Magnetic Field

Tuesday, November 11, 2008

Magnetic fields are produced by electric currents and by magnets at all points in the space around it. It can be either macroscopic currents in wires, or microscopic currents associated with electrons in atomic orbits. The magnetic field B is defined in terms of force on moving charge in the Lorentz force law. The interaction of magnetic field with charge leads to many practical applications. Magnetic field sources are essentially dipolar in nature, having a north and south magnetic pole. The SI unit for magnetic field is the Tesla, which can be seen from the magnetic part of the Lorentz force law Fmagnetic = qvB to be composed of (Newton x second)/(Coulomb x meter). A smaller magnetic field unit is the Gauss (1 Tesla = 10,000 Gauss).

When a conductor is exposed to a magnetic field an electrical current is produced. By constantly reversing its polarity, the electrical current fluctuates back and forth in the opposite direction. This fast and constant reversal of the electrical current direction is called alternating current (AC).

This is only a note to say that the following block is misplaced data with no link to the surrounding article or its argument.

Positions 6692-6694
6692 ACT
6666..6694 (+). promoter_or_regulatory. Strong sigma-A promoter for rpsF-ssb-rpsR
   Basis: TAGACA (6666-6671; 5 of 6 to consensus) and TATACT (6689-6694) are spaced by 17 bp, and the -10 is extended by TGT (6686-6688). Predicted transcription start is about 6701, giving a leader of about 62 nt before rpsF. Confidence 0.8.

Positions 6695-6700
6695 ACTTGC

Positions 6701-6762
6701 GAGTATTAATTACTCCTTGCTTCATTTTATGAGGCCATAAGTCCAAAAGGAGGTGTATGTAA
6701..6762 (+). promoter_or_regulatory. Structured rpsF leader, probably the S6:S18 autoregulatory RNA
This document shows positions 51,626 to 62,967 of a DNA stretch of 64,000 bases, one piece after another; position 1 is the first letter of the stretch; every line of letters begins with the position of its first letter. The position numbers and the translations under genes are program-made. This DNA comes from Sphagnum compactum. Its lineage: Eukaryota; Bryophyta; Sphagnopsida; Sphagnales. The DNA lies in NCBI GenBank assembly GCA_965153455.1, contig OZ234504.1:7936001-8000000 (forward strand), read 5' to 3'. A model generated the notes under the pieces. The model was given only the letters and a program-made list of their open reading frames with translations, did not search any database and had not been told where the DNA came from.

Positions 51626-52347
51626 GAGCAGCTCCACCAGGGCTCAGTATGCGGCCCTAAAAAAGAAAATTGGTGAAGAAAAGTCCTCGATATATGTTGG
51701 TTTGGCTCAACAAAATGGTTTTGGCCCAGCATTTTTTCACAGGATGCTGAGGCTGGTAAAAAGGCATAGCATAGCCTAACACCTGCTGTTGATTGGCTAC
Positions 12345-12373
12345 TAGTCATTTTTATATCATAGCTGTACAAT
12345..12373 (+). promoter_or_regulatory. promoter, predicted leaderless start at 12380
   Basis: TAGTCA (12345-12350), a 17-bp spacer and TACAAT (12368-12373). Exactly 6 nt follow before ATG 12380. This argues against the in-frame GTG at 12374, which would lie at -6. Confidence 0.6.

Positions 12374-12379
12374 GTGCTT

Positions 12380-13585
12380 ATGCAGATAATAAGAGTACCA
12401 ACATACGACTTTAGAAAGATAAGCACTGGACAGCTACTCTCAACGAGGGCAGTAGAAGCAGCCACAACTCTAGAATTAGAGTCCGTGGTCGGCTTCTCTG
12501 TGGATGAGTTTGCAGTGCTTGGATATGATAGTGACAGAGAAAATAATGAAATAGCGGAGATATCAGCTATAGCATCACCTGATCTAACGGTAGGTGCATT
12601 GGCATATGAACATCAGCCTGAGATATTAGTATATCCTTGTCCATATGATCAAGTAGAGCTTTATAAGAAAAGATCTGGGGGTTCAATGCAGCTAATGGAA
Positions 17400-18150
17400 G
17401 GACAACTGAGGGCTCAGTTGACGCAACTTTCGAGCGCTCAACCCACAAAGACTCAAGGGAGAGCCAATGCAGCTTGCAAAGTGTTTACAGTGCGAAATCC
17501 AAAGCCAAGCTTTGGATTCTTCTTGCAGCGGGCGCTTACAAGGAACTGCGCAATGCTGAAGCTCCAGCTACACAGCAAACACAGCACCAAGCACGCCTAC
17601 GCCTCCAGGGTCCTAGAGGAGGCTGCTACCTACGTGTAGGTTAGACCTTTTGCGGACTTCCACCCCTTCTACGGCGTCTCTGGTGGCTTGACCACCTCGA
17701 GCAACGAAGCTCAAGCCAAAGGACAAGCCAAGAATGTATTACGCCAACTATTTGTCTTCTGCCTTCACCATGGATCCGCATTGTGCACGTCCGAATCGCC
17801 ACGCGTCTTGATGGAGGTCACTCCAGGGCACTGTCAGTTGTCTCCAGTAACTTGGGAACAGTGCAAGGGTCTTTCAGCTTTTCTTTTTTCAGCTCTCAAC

Permanent magnets are objects that produce their own persistent magnetic fields. All permanent magnets have both a north and a south pole. Like poles repel and opposite poles attract. The magnetism in a permanent magnet arises from properties of the atoms, in particular the electrons, that compose it. Each atom acts like a little individual magnet. If these magnets line up, they combine to create a macroscopic magnetic effect. For more details about what happens both microscopically and macroscopically, see the article ferromagnetism.